Mixed with sweet syrup and carbonated water, acid phosphate created “a most delicious beverage,” as a Boston newspaper put it in 1888. The phosphate persisted as a sort of feral class of fountain drink into the 1950s, but fell out of favor amid the rise of bottled soft drinks and the decline of the fountains. O’Neil thought its disappearance a shame, so he founded the forthrightly named Extinct Chemical Company, and now sells acid phosphate to adventurous bars, including Clive’s Classic Lounge in Victoria, British Columbia, and Anvil Bar and Refuge in Houston.

Acid phosphate does two bewitching things to a drink: The acid gives it sourness without making it taste like anything in particular. And the salts enhance existing flavors, much as they do with food. The various elements of the drink (sweet, sour, bitter, sharp) are each discernible, but none is overwhelming. Adding a teaspoon or so of acid phosphate makes a cocktail seem slightly off center, and makes your tongue tingle.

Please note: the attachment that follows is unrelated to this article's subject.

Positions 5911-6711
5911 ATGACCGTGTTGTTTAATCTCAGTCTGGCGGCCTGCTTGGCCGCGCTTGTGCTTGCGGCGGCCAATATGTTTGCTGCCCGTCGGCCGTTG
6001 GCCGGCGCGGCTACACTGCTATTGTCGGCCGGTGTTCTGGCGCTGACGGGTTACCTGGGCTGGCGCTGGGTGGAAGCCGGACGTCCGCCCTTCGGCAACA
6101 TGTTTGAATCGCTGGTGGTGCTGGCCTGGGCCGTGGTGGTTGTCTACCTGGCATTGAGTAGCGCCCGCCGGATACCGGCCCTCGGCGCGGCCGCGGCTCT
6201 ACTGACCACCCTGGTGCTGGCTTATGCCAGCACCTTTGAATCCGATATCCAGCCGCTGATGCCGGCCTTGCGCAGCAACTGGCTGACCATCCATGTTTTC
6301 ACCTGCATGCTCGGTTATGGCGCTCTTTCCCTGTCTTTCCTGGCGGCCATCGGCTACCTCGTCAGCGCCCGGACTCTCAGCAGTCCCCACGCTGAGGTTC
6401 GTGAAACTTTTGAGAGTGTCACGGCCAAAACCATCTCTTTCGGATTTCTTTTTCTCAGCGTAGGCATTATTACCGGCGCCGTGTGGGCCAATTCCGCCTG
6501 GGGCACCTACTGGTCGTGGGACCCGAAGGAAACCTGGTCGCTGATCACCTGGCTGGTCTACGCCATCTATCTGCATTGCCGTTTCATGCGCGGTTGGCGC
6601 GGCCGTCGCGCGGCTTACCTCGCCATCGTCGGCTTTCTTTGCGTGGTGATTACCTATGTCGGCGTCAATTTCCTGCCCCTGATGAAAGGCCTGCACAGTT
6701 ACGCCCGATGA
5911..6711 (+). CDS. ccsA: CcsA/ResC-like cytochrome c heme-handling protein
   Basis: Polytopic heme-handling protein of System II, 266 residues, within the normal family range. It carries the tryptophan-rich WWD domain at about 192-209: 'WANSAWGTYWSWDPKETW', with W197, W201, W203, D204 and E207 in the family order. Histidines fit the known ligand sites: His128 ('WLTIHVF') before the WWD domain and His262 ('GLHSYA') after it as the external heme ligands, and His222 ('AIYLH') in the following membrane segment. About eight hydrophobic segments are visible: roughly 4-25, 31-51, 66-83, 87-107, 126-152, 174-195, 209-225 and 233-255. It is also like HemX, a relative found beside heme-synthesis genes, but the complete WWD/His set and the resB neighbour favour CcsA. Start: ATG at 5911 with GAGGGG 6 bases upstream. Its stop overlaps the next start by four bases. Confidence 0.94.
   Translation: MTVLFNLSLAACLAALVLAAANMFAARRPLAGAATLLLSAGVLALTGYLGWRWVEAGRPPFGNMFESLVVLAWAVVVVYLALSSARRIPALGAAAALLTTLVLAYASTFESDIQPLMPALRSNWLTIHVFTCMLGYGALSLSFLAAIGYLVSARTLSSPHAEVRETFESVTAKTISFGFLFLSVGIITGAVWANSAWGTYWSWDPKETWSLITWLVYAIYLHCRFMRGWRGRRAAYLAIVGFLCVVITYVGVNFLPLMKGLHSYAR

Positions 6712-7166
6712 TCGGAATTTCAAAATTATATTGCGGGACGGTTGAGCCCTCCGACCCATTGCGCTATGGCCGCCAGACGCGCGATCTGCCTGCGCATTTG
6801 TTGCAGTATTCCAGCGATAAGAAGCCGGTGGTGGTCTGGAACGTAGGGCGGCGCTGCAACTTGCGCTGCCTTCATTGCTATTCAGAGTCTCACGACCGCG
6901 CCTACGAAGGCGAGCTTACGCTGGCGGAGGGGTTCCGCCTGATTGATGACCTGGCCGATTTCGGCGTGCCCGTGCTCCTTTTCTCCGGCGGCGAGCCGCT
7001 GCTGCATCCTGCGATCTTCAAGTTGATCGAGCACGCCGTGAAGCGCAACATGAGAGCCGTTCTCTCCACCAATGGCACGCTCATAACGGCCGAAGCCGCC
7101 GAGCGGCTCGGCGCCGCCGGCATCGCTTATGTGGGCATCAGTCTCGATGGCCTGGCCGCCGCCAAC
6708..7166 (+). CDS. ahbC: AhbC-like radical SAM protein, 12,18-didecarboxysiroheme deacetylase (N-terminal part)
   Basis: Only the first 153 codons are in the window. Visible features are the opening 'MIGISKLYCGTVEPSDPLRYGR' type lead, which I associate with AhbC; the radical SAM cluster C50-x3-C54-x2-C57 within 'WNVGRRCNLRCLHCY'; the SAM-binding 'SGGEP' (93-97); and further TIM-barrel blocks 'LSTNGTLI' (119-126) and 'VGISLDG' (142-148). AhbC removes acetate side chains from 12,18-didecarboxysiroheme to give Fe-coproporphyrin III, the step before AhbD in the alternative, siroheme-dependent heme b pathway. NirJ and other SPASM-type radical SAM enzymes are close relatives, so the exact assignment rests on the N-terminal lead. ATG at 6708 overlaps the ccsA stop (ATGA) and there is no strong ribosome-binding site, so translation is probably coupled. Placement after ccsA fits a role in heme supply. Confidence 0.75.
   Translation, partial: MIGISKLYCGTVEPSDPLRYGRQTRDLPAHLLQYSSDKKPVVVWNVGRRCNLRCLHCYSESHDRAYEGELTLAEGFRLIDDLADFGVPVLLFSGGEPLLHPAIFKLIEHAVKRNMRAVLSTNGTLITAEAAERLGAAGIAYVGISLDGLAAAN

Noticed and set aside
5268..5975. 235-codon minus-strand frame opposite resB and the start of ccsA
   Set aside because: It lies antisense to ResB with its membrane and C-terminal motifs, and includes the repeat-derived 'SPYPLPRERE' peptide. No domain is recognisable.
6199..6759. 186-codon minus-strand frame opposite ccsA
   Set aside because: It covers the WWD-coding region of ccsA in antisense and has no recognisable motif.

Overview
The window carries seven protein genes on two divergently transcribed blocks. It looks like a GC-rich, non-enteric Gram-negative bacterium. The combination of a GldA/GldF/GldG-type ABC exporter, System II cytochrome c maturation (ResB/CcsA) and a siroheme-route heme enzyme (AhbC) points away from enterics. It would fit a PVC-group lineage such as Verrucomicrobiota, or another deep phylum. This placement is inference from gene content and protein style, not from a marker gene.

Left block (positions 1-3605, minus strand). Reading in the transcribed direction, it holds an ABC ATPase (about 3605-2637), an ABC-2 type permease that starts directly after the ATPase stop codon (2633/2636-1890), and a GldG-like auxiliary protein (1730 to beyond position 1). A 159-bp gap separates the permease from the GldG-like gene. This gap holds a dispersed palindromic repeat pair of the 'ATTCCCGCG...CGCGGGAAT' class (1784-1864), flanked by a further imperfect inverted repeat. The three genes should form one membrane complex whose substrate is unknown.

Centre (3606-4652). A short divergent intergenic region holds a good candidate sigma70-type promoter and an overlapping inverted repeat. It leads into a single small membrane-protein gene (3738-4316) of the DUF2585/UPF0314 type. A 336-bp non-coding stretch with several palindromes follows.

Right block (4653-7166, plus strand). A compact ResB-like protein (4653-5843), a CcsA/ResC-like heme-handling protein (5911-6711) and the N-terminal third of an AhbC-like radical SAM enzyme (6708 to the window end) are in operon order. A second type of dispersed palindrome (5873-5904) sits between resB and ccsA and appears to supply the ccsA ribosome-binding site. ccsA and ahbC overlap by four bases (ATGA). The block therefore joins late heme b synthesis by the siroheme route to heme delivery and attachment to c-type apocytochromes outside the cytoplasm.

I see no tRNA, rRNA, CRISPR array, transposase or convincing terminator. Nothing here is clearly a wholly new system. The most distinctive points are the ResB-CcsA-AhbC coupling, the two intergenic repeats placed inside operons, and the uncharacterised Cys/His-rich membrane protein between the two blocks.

“You can’t name another single cocktail ingredient that functions like this,” said Bobby Heugel, a partner and bartender at Anvil. “The actual phosphate you can’t taste, but the impact on the cocktail is enormous.” Last summer, Heugel put on his cocktail list a sarsaparilla phosphate made with aged rum—basically a grown-up version of a fountain classic. “It’s very subtle,” he said. “It allows you to taste all these flavors that otherwise you’d miss because you’d have to balance it out with more citrus juice. When you add lemon juice to something, it tastes like lemon. Phosphate just adds acidity, balance, and texture to a cocktail without screaming, Hey!